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Lessons Learned: A Spring Break to Remember

This article is written by a student writer from the Her Campus at Agnes Scott chapter.

I spent my Spring Break on an Alternative Spring Break trip, during which I was a part of a ten-person group that traveled to Natchez, Mississippi. Our purpose? To complete a weeklong service project in the Natchez Children’s Home, a community resource that specializes in assisting victims of childhood sexual abuse. I still can’t believe that we’ve completed our first week back since our trip ended, and I’m seriously missing our little ASB family. 

This trip was truly life changing, and it taught me a lot about myself and the world around me. Ever been involved in ASB? Considering an ASB trip for next year? You might learn some of the same lessons that I did, such as…

Don’t judge a book by its cover.

This goes both ways: for the people you travel with, and the place you travel to. Before my service group left for Mississippi, most of us knew each other, but in entirely different contexts. By the time we were ready to come back to Georgia, however, we had become super close. Together, we navigated Natchez, confronted serious topics, shared joys and sorrows, and made great memories. Sure, everyone in our group was different, but spending so much time together allowed us to get to know one another aided by a love a service and without the stress of school getting in the way.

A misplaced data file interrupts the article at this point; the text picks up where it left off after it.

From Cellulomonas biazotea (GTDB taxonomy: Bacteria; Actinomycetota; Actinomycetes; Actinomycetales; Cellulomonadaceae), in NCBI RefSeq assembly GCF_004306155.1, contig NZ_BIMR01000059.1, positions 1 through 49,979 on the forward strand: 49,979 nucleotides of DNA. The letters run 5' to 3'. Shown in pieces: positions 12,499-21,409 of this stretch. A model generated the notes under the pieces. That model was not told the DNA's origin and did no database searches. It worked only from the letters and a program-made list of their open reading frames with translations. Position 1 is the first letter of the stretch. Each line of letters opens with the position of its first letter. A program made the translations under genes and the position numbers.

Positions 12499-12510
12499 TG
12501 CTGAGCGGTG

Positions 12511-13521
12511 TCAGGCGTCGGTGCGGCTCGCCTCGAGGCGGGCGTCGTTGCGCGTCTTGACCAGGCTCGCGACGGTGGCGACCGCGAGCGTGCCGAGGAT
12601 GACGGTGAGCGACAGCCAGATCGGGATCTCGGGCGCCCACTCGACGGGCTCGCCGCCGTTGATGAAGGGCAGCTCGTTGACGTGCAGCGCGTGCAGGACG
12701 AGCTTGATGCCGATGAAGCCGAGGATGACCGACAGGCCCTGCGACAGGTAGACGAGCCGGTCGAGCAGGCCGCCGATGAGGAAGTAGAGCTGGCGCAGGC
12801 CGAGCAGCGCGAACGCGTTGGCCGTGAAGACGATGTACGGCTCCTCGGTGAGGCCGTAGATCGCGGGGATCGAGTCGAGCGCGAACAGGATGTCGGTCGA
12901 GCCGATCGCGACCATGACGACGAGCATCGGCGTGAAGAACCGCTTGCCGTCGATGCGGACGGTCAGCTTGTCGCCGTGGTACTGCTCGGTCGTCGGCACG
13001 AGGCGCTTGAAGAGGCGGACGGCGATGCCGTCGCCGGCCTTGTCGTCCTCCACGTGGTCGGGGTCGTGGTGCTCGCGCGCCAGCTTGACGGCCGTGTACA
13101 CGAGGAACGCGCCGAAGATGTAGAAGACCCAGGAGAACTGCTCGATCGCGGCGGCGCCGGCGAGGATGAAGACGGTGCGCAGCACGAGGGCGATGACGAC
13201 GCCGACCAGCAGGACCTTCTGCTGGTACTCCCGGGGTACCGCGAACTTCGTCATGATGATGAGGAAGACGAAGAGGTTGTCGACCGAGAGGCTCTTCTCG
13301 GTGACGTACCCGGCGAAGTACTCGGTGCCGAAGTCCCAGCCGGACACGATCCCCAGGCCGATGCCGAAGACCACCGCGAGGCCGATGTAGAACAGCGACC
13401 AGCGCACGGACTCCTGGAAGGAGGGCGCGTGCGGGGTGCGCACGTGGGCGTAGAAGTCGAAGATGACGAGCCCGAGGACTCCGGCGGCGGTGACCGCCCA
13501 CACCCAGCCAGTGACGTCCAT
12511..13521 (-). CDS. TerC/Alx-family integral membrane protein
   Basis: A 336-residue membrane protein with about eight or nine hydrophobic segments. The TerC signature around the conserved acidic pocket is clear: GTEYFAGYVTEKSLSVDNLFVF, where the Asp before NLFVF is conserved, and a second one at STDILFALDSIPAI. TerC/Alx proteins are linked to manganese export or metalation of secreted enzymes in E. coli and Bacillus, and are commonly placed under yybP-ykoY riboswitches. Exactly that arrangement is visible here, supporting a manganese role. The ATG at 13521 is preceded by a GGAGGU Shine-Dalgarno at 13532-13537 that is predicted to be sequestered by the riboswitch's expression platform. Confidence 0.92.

Keep an open mind           

Before our trip, we had been educated about the area we were going to do service in. According to our site leader, it’s reportedly one of the most racially segregated cities in the country. That being said, we were initially uneasy about being there. There wasn’t the kind of openness and dialogue about race and history that we were used to, and that meant for some amusing, awkward, and uncomfortable moments.  However, once we learned more about the people we were working with and helping, learned more about their history, and listened to their individual stories, we learned to see them for more than we originally concluded. 

Be critical and reflective

Natchez, Mississippi is extremely different than the place where I grew up. Most of us had never experienced things we did on the trip and needed time to process everything—that’s where reflection comes in. At the end of every day, our ASB group did reflection exercises during which we analyzed what happened during the day and how we felt about it. Sound too touchy-feely? It was actually very helpful for understanding your perception of the world around you, which will change from an experience like this. We compared stories, experiences, and research, and with every new perspective presented, we got a chance to understand Natchez, our service, each other, and ourselves a little bit more. 

Want to see more? Search Instagram using the hashtag, #servingscotties, to see more Agnes Scott ASB action for yourself!